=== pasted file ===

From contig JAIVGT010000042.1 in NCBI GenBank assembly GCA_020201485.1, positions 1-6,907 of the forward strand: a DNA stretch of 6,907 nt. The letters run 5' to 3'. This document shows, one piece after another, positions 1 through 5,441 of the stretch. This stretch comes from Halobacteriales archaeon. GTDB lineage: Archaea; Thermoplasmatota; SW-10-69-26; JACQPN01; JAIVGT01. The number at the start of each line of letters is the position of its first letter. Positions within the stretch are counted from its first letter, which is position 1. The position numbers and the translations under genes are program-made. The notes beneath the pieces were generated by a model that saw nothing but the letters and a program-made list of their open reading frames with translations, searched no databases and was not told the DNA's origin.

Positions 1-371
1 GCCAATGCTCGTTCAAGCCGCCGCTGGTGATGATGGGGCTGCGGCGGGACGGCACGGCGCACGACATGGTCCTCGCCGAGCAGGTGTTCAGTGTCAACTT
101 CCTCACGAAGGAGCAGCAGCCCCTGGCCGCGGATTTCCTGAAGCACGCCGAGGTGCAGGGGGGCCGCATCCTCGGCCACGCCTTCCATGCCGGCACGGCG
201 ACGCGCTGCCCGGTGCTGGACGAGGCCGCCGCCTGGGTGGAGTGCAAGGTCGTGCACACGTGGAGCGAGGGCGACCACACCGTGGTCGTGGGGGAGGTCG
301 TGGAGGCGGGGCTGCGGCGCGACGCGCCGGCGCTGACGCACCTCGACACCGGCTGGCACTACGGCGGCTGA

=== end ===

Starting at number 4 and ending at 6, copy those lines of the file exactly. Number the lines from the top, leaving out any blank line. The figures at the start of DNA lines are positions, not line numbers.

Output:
101 CCTCACGAAGGAGCAGCAGCCCCTGGCCGCGGATTTCCTGAAGCACGCCGAGGTGCAGGGGGGCCGCATCCTCGGCCACGCCTTCCATGCCGGCACGGCG
201 ACGCGCTGCCCGGTGCTGGACGAGGCCGCCGCCTGGGTGGAGTGCAAGGTCGTGCACACGTGGAGCGAGGGCGACCACACCGTGGTCGTGGGGGAGGTCG
301 TGGAGGCGGGGCTGCGGCGCGACGCGCCGGCGCTGACGCACCTCGACACCGGCTGGCACTACGGCGGCTGA